• Influx of Asians into Kenya, who embarked on commercial activities along the railway line. Ø Rural-Urban migration and rise of African enterprises e.g. hawking and charcoal selling. Ø Development and expansion of other forms of transport and communication, including telegraph and roads.
  • Increased cultural and social interaction among different races.
  • Rise and growth of urban centres like Nairobi, Kisumu and Nakuru, some of which mushroomed as railway stations or residential areas.
  • Rapid growth of trade between the interior, the coast and the outside world.
  • Easy accessibility to the interior, which the railway opened up to the outside world.
  • Rise of the railway as a major source of revenue for the colonial authorities.
  • Influx and settlement of many Europeans in the interior.
  • Creation of jobs for many Africans and Indians.
  • It facilitated the evangelisation work of the Christian missionaries.
  • Rapid development of agriculture and industry. The railway boosted Settler agriculture and growth of agro-based industries like flour milling and milk processing.
  • Massive land alienation, with some communities such as the Maasai and the Nandi being confined in reserves.



The period between 1900-1904 witnessed enormous influx of white settlers into the Kenya highlands, encouraged by the colonial government.


  • A visit to the Kenyan interior by sir Charles Eliot: the British Commissioner to Kenya, who referred to the Kenya highlands as a Whiteman‟s country. The colonial government therefore embarked on making Kenya a “Whiteman‟s country” by encouraging white farmers to form the backbone of Kenya‟s economy.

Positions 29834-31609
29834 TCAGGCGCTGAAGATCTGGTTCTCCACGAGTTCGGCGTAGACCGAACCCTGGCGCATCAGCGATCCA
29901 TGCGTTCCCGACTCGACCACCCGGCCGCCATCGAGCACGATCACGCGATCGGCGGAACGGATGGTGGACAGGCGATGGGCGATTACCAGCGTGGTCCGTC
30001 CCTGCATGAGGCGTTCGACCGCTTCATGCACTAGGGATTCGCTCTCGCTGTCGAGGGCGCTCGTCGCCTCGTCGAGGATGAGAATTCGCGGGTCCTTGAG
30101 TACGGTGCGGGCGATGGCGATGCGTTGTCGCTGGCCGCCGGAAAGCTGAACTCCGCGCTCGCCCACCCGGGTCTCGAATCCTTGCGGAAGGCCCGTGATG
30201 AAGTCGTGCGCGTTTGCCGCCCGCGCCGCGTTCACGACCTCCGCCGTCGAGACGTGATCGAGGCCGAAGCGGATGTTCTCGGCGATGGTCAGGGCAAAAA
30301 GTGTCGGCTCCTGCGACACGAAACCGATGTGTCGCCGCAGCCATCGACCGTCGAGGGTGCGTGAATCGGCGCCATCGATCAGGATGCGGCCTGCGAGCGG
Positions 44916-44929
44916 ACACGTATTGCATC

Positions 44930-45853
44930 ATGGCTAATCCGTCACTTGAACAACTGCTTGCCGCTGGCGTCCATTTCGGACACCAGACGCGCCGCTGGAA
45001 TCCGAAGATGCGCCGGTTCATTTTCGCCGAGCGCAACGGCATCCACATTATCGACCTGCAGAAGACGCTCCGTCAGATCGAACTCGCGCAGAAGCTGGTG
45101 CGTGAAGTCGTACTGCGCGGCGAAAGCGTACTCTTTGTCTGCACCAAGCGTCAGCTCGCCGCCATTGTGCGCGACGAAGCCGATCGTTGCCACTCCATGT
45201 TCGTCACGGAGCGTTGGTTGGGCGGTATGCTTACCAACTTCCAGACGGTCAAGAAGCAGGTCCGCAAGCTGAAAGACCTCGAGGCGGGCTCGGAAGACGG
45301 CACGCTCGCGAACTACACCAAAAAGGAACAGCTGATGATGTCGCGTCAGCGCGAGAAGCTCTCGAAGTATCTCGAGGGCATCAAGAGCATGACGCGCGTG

• An urgent need to exploit the Kenya highlands for agriculture.
  • To finance the administrative expenses of the colony without involving the British taxpayers.
  • To pay for the construction and maintenance of the railway.
  • To produce raw materials for British industries.
  • To counter Asian influence in Kenya.
  • Suitability of the Kenya highlands for European settlement in terms of climate and soils.


Various factors enabled the White settlers to establish farms in the Kenya Highlands, such as the following:

Adequate rainfall experienced in the Kenya Highlands.

  • Concessions and loans granted to them by the government.
  • Provision of transport facilities such as the Kenya-Uganda and Feeder railway lines and roads.
  • Research services, which were started to support them.
  • Removal of trade tariffs and reduction of Freight charges on import and export of agricultural inputs and products.
  • Access to unlimited cheap labour.
  • Ample land snatched from Africans and given to them by the


  • Banning of Africans from growing cash crops and keeping exotic animals in order to eliminate any competition for labour, land and markets.
  • Promotion of cooperatives and provision of extension services for crop and animal farming, e.g. The establishment of the Department of Agriculture and research stations for crops and animals.
  • Building and maintenance of infrastructure i.e. development and expansion of road, railway and telegraphic services among other forms of transport and communication.
  • Enactment of Labour laws to force Africans to work in the White farms.
  • Imposition of taxes (Hut and Poll tax) to compel Africans to provide wage labour.
  • Setting up of a Land Bank to give credit to White farmers.
  • Protection of settlers against possible African rebellion.
  • Establishment of Agro-based industries, which created a ready market for settlers‟ produce.
  • Establishment of African reserves in remote and underdeveloped areas to deprive them of markets for their produce, thus forcing them to look for employment in White settler farms.